With Friends Like These

I expect it when members of the left-wing conspiracy complain about me.

But Evangelicals and Fanatic Conservatives are supposed to be my friends. They aren't getting behind me, and nationwide, I'm now polling behind Harriet Miers.

The dingbats at Progress for America continue to run their site, but is still for sale -- I hope some rich liberal doesn't buy it and use it to insult me.

Don't these people know I'm against abortion?

Don't they know I'm pro-police?

What more do they want from me?

Grumbling about NPR

Of course, of course.

Like many others, I have my problems with National Public Radio.

But my problems are personal.

Here I thought getting a SCOTUS nomination would finally allow me to get a limerick read on my favorite NPR show, "Wait, Wait, Don't Tell Me." I submitted a limerick, and tried to flatter the folks on the show with my knowledge that the host, Peter Sagal, secretly aspires to be a playwright.

Did I get my limerick read? Did I get Carl Kassel's voice on my answering machine?


When they talked about me, they said that "a right-wing blogger" had coined the phrase "The A stands for awesome."

They didn't even say it was me. They called me "Right-Wing" when everyone knows I'm a moderate.

Drat. Curses.

Friday, November 04, 2005

A Poem for Friday

As noted by many observers, especially, my first choice for clerk, I am not the rabid ideologue that many make me out to be. I even have a pretty good sense of humor.

So I'm writing a poem for Friday in my own defense:

No! I am not Scalito, nor was meant to be;
Am an attendant lord, one that will do
To swell a progress, start a scene or two,
Advise the prince; no doubt, an easy tool,
Deferential, glad to be of use,

Politic, cautious, and meticulous;
Full of high sentence, but a bit obtuse;
At times, indeed, almost ridiculous
Almost, at times, the Fool.

I, incidentally would ACE the Danny Boggs Quiz.

The Big Time

I received the following email today:

To Whom It May Concern:

The United States Library of Congress has selected your Web site for inclusion in the historic collection of Internet materials related to the Supreme Court, and we request your permission to collect and display your Web site.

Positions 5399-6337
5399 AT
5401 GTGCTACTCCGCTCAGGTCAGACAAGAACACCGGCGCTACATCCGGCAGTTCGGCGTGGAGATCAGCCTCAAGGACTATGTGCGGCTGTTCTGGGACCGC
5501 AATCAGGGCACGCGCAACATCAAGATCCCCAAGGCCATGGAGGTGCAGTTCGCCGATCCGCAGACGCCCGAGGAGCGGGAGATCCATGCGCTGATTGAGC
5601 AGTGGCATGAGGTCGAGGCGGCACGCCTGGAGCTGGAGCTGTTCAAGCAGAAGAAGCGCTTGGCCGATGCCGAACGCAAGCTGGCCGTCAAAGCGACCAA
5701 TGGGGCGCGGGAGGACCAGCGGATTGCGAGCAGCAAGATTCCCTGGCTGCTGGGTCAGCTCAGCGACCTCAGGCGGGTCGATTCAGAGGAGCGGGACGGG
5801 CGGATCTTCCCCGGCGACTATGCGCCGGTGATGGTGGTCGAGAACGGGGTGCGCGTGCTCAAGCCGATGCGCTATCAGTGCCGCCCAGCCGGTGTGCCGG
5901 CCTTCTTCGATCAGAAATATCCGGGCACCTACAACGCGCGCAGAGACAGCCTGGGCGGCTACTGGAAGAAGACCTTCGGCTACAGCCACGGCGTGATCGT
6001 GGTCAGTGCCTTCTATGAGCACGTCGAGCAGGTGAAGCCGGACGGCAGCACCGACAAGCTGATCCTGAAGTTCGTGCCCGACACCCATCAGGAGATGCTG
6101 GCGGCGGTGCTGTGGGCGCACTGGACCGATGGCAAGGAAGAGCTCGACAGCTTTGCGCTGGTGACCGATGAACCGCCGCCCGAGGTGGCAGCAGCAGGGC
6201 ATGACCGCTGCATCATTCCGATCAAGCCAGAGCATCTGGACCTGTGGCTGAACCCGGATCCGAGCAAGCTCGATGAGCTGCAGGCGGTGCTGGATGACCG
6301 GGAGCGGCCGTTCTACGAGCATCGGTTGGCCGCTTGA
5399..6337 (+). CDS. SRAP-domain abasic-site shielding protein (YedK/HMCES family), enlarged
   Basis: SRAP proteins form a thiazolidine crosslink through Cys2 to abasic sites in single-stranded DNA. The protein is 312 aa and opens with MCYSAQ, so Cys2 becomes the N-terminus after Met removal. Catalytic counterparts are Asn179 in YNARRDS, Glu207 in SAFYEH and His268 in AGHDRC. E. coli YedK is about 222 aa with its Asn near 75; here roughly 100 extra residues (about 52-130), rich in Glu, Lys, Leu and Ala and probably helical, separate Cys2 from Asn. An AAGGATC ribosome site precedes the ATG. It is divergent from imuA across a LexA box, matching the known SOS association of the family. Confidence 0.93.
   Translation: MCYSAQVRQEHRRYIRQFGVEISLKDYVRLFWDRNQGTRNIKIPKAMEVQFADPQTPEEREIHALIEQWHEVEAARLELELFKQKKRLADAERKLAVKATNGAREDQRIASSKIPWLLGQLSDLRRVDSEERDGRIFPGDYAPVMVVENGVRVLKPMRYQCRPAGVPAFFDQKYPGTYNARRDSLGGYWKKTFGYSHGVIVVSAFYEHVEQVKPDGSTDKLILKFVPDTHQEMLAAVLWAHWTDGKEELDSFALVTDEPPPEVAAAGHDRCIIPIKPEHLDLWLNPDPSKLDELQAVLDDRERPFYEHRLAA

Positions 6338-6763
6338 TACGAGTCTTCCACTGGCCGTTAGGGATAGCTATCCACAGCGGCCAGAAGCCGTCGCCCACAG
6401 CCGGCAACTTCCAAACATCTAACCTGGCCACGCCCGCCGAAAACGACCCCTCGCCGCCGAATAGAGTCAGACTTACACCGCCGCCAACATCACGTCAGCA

The Library of Congress preserves the Nation's cultural artifacts and provides enduring access to them. The Library's traditional functions, acquiring, cataloging, preserving and serving collection materials of historical importance to the Congress and the American people to foster education and scholarship, extend to digital materials, including Web sites.

The following URL has been selected:


I bet Mike Luttig's blog isn't in the Library of Congress.

Wednesday, November 02, 2005

The Juice

As noted in America's Greatest News Source, my local coffee house loves me so much, they have named a blend of coffee after me (and yes, it's available online)

As an anonymous commenter mentioned in response to an earlier post, I not only have more hair, but look thinner and fitter than I have in years.

I haven't been working out. There is no botox. It's all the coffee.

It comes from a special "brewery" in Califorina, and they tell me it's going to make me excel at my job, just like it has all of my heros.

The Strip-Search Case

Some of you may have heard the rantings from my many critics that, just because I once said it was okay for a particular police officer to strip-search a particular 10-year old girl, that I am in favor of strip-searching all 10-year old girls.
Obviously, because of my religious background, I do not in fact believe this. What I do believe in is strip-mining ten year-old girls.
Many precious elements, particularly manganese and antimony, are rare in nature but readily available in the teeth and bones of these girls. I heartily encourage our top industrialists to find a way to mine these girls for their precious elements.

Tuesday, November 01, 2005

Long As God Can Grow It

Those of you paying any attention whatsoever will have noticed by now that on the day I was annnounced as the nominee, my hair was a mite fuller than it had been in other recent photographs (such as my profile picture).

You also may have noticed that none of the usual suspects have made any comment at all about it.

That's because no one ever makes fun of men's hair.

Those of you out there bemoaning the fact that Bush didn't nominate another woman should think about how women in the public eye get made fun of for their eye makeup, hair, and clothes.

So you get a guy in a dark suit and a blue tie. With a little more hair than he used to have. Choke on it.

Thanks Mom

Your parents never lose their power to embarrass you. When my mom spoke to the Daily News yesterday, it made me feel just like when she was trying to shuffle into Foxcroft with me on my first day at Andover.

I know, I know, there are rumors out there that I went to a perfectly ordinary High School in New Jersey. Well dammit, anyone can go to Princeton and Yale, but you have to be a real someone to start off at a place that evereyone knows is the country's top boarding school (Exeter can kiss my Italian ass).

Anyway, thanks mom for almost blowing this thing before it even got started. I'll remember you, between games of Stickball in my new nabe.

UPDATE: As reported by my biggest fan, even though my mother has been acting dopey, at least my sister is a super-class act. Thanks as always A3G. And I know I didn't really go to Andover, but George did, and I want to be as much like him as I can.

That Was Fun

Last night was tons of fun, with treats from my friends, and a minimal number of Tricks from my enemies.

More importantly, I'm worried. As you know, I love musicals. I've been informed that up in New York, they are currently holding auditions to turn one of my favorite films into a Broadway Show.

I hope they don't screw it up. Maybe they can cast A3G to be certain it's a hit.